Direct-View LED: Caveat Venditor and Emptor
Comparing well-known versus less-well-known DVLED providers and assessing their respective value propositions.Leave a Comment
InfoComm ’22 is now in the history books. As most subject matter experts predicted, there was nothing disruptive in terms of technology at the show, but, nonetheless, it was a well-produced event. Suffice it to say that nothing replaces face to face. Sorry, virtual and even hybrid events — no disrespect. I’m just saying….
In my opinion, UC&C for corporate and education dominated on the systems side and direct-view LED (DVLED) dominated on the display side. I also want to give a shout out to digital signage under the D=SIGN banner. It was more fully represented at the show than ever before. However, I will save that and UC&C for another article.
Regular CI readers know that DVLED is one of my passions. It looks simple on the surface, but, underneath, there is much to learn. In recent editions of “AV Brains & Brawn,” I have written about pixels and viewing distances, as well as the need to know the unknowns of DVLED. This article is intended to be the third and final part in my DVLED trilogy.
This month, our topic is how integrators and buyers can become confused by how much is out there, as well as the importance of becoming aware of the market makeup, setting aside marketing spin. Permit me to explain via a “Wizard of Oz” metaphor. Herein, we’ll reveal “the man behind the curtain.”
So Many Companies
Well over 100 DVLED display companies are trying to attract and acquire sales in the U.S. At InfoComm this year, 39 DVLED exhibitors participated. (I know of at least a dozen more that would have liked to exhibit.) Of those that did, some were true manufacturers and others were brands buying OEM out of China (the most common source for DVLED displays). In the latter case, they simply put their names on the display.
Let’s begin with a breakdown of vendors, looking at the highest levels. Of the 39 exhibitors present, 17 DVLED exhibitors at the show would, in my mind, qualify as well-known brands for commercial integrators in the U.S. The common denominator among these companies is that they have already invested in DVLED (at some level, specific to our local market) in terms of offices, salespeople and support in the U.S. Many have a history of working directly with commercial AV dealers and distributors. So far, so good!
Another 22 less-well-known DVLED exhibitors were also at InfoComm. They generally do not have offices, salespeople or support inside the U.S. I would characterize these companies as those that send emails and post messages on social media (primarily, on LinkedIn) in hopes of resonating with commercial AV dealers, garnering some degree of attention and making sales.
From that overview, it might seem obvious whom you want to work with — but such a conclusion, left there, would be overly simplistic and not informative. Suffice it to say that there’s more to consider.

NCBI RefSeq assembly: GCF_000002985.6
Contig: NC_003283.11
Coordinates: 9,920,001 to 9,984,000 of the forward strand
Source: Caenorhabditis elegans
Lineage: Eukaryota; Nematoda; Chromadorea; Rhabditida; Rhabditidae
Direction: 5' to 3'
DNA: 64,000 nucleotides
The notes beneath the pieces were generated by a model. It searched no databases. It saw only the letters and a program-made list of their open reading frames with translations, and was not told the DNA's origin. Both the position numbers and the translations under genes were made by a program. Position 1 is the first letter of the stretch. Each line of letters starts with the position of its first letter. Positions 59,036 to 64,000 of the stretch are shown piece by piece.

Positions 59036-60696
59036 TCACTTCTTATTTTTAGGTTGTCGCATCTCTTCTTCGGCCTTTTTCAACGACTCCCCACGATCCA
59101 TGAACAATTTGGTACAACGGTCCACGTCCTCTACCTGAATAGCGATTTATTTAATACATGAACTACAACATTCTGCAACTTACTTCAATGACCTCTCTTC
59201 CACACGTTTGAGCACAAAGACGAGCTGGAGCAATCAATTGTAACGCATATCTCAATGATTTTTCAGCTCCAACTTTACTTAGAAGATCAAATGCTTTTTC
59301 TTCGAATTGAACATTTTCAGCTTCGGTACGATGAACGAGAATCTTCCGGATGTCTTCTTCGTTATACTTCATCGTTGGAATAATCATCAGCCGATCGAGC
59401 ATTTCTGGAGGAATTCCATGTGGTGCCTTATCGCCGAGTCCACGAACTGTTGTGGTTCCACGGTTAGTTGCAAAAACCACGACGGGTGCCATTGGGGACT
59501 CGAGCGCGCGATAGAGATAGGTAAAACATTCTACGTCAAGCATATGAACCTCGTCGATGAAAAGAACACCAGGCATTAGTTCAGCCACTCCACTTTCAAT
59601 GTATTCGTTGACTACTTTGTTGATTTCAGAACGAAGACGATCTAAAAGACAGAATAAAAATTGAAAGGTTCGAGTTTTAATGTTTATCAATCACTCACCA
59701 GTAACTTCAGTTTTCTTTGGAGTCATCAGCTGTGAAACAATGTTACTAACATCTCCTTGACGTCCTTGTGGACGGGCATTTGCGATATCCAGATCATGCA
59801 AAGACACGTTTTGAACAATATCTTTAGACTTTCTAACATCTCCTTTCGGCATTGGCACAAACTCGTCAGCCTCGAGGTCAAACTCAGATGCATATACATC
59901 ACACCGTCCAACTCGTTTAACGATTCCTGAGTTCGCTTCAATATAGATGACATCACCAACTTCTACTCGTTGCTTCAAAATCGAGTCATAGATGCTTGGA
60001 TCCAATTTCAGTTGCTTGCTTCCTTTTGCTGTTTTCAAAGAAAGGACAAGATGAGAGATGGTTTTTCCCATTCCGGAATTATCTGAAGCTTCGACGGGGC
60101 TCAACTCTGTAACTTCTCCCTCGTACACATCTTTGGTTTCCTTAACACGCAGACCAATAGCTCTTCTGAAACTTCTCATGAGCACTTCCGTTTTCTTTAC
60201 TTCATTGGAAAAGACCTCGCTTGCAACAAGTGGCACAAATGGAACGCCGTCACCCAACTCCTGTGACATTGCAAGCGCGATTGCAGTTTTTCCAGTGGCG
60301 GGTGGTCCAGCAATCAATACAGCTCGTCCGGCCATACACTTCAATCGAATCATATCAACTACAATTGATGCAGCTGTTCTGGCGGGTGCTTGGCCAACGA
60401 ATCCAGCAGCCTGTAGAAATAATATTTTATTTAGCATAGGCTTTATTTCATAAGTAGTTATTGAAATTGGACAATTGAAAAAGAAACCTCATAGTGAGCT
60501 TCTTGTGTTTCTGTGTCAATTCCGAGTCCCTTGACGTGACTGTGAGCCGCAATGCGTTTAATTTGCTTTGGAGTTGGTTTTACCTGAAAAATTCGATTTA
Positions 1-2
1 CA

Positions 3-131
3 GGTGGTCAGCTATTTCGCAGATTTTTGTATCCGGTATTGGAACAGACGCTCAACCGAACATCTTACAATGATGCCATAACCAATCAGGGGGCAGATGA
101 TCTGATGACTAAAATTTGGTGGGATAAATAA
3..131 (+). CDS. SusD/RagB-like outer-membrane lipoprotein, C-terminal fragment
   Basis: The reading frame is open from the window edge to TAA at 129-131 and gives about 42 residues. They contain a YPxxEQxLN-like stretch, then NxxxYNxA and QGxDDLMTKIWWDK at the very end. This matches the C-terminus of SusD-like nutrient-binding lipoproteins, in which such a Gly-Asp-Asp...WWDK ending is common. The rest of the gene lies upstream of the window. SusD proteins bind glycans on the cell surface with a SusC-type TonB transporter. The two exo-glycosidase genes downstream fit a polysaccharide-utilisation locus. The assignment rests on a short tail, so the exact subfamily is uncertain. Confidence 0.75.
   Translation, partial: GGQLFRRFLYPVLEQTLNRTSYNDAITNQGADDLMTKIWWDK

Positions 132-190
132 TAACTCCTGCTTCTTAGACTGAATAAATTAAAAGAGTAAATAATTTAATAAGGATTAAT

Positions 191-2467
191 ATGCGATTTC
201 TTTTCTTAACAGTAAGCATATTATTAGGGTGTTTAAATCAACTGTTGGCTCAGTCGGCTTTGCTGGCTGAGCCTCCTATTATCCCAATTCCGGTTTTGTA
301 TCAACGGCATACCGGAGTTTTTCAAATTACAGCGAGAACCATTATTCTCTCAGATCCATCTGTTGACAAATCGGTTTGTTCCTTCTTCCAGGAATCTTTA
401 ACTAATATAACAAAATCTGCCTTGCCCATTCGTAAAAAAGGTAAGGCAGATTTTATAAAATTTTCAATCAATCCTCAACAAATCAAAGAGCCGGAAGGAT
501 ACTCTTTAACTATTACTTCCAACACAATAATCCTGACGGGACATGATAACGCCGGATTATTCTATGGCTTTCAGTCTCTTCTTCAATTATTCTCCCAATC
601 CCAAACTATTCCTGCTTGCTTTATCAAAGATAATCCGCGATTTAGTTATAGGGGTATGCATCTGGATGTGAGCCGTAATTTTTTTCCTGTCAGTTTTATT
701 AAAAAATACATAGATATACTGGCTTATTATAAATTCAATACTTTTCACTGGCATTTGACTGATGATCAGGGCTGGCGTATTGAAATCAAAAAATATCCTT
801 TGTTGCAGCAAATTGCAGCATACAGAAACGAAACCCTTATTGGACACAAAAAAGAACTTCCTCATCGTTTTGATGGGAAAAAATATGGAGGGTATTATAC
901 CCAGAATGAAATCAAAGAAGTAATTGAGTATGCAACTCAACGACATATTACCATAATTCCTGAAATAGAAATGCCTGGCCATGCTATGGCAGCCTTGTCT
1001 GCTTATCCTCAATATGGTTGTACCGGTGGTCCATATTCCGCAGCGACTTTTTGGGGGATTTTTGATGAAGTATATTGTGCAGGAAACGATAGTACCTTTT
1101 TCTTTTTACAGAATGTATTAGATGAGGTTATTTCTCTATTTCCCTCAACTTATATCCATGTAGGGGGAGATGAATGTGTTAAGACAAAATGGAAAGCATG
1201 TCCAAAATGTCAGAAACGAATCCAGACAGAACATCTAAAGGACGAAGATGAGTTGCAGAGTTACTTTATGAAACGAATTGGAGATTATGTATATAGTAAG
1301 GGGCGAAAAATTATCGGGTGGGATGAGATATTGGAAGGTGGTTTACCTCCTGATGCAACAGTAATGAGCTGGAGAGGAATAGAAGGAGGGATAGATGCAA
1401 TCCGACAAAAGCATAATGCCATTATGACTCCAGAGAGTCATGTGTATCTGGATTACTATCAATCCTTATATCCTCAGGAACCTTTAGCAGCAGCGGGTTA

Assessing Your Risk Tolerance
At the outset, I’ll say this: Depending on your situation and your aversion to anything smacking of risk, working with one of the “well knowns” might very well be your best bet. In some cases, you might have experience or history with these companies because you already buy various products other than DVLED from them. Trust has been earned and relationships have been built over time. This is part and parcel of the value proposition that these well-known companies present — and their value is undeniably real. However, as the late Paul Harvey would say, “You need to hear the rest of the story” to be fully informed. Of course, this begs an obvious question: Just what is the rest of the story?
Part of the rest of the story is the overriding confusion about DVLED. I’m referring not only to the sheer number of companies vying for business but also to the fact that DVLED displays tend to look alike. Integrators and end users are predisposed to look at DVLED as they have come to look at LCD flatpanels. On the LCD side, a 55-inch 4K display has become a commodity; all the major (and even most of the minor) players look great and are generally comparable. You need a 55-inch display that is 4K, so you think you know all you need to know and place an order. But the predisposition to believe a flatpanel display is a flatpanel display should not port over to DVLED. Nevertheless, to a disconcerting degree, it has.
Adding to the erroneous assumption of “sameness” among DVLED solutions is that most manufacturers claim similar things. Many claim they are high quality, high performance, properly certified and simply “better.” When asked how they are “better,” some companies have a tough time pinning it down.
I must add that it’s rare to run into a DVLED company that really knows and understands the competition and where they fit into “the big picture.” It should come as no surprise that, to most buyers looking from the outside in, there is no apparent or meaningful differentiation that they can observe.